California Bans Use|of Elephant Bullhooks


     SACRAMENTO, Calif. (CN) — Elephant trainers and handlers will no longer be allowed to use an “archaic” training tool called the bullhook in California after Gov. Jerry Brown signed a bill banning them on Monday.
     Brown signed Senate Bill 1062, a year after vetoing a similar bill. California follows the lead of cities like Oakland and Los Angeles in outlawing devices meant to punish and inflict pain on captive elephants.
     The proposal by state Sen. Ricardo Lara, D-Bell Gardens, creates civil penalties for individuals caught using the outdated tool and subjects them to having their restricted-species permit revoked by state wildlife officials. The law goes into effect in 2018 and also bans trainers from using baseball bats, ax handles and pitchforks on the animals.
     Fines for using the banned devices can swell to $10,000.
     “California’s commitment to the humane treatment of elephants is strengthened today,” Lara said in a statement. “Banning bullhooks removes cruel and horrific treatment against these kind, gentle animals.”
     The bullhook, or ankus, is typically 2-3 foot long with a jutting and pointed end and has been traditionally used by circus performers to steer and correct elephants. Trainers jab and stick the animals in sensitive areas to create psychological fear of the tool.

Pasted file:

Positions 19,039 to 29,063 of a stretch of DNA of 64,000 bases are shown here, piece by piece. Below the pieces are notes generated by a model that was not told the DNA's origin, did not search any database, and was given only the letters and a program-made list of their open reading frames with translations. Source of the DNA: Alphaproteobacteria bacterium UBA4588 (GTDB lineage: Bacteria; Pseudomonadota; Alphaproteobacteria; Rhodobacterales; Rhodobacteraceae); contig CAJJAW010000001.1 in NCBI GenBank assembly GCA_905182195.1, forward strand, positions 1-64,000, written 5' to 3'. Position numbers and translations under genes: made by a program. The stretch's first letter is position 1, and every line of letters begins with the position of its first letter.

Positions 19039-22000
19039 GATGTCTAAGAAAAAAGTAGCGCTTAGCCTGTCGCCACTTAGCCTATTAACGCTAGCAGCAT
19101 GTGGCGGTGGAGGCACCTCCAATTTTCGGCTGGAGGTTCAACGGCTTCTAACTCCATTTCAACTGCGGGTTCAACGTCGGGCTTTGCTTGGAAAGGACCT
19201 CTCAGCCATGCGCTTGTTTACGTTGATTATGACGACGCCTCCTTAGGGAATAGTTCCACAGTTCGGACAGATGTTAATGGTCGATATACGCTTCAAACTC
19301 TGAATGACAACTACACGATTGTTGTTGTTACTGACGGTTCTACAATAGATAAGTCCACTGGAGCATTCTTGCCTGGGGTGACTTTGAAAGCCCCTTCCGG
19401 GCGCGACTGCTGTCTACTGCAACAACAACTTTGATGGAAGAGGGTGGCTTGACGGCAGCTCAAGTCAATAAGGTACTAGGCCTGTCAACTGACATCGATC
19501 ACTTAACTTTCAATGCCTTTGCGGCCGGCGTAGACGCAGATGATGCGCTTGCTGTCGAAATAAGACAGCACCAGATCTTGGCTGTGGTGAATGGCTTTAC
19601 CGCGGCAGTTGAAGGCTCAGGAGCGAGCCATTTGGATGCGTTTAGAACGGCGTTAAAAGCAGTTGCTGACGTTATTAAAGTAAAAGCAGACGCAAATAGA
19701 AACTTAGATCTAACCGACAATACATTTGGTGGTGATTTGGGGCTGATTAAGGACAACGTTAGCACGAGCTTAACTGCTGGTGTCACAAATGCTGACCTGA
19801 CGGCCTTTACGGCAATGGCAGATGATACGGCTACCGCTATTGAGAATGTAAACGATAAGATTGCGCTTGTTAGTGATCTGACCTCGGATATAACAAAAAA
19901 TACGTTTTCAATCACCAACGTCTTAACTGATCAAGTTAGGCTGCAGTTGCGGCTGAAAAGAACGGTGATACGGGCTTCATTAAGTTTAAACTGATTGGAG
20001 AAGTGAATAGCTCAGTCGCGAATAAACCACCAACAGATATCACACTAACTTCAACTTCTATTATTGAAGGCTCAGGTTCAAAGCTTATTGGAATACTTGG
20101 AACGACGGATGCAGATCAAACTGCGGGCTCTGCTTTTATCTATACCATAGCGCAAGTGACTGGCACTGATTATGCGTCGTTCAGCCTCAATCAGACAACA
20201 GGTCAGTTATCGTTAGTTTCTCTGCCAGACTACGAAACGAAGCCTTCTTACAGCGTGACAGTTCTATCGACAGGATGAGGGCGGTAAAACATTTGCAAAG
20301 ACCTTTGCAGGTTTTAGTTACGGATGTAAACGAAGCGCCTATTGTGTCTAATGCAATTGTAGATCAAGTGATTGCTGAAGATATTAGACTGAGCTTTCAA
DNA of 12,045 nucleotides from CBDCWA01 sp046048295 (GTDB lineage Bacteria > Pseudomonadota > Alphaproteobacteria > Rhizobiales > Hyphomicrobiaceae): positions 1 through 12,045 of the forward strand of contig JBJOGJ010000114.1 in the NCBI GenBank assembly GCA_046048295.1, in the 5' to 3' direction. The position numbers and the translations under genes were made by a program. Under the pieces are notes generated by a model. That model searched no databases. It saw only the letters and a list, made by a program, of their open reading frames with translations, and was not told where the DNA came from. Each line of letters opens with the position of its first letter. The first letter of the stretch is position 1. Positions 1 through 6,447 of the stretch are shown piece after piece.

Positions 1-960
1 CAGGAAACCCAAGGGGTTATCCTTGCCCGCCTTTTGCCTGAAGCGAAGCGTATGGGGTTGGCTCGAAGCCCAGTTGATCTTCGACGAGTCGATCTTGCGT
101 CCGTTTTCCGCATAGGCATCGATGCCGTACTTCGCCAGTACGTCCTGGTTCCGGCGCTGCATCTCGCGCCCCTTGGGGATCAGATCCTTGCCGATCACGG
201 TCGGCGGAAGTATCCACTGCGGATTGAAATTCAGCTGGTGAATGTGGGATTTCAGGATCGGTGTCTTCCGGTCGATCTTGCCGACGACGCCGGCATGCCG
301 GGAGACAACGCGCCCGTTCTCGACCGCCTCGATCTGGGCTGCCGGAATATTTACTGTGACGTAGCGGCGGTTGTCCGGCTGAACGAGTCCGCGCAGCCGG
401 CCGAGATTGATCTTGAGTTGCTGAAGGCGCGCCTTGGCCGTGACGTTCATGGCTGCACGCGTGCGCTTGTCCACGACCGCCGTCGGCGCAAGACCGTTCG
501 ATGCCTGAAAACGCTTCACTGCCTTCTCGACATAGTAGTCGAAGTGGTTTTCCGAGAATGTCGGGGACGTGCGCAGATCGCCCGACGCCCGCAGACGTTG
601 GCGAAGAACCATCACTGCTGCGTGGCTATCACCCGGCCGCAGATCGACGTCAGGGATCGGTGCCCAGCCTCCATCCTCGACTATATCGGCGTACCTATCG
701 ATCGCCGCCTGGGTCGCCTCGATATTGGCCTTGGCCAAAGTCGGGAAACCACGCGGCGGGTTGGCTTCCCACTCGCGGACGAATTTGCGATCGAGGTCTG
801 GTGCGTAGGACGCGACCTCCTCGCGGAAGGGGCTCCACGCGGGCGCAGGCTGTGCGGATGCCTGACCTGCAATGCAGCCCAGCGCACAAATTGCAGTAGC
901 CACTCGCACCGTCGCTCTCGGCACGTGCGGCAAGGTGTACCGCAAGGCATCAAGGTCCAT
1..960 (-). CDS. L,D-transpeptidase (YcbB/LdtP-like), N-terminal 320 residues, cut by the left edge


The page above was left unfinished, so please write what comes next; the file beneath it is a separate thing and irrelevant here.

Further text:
After Oakland and Los Angeles voted to ban performers from using the tools, Ringling Brothers Circus also took action by removing elephants entirely from its California performances. County fairs in the Golden State have also uniformly nixed elephant rides, according to lawmakers.
     Lara’s bill was supported by animal groups including the Humane Society of the United States, Animal Legal Defense Fund and the Global Sanctuary for Elephants.
     “California has once again demonstrated its commitment to animal protection. This bill aligns the state’s policies with the values of its residents,” Wayne Pacelle, president and CEO of the Humane Society, said in a statement.
     The bill cleared the state Senate 27-10 and the Assembly 65-7, and was signed by Brown without a statement.
     Rhode Island is the only other state to have banned the use of bullhooks on elephants.

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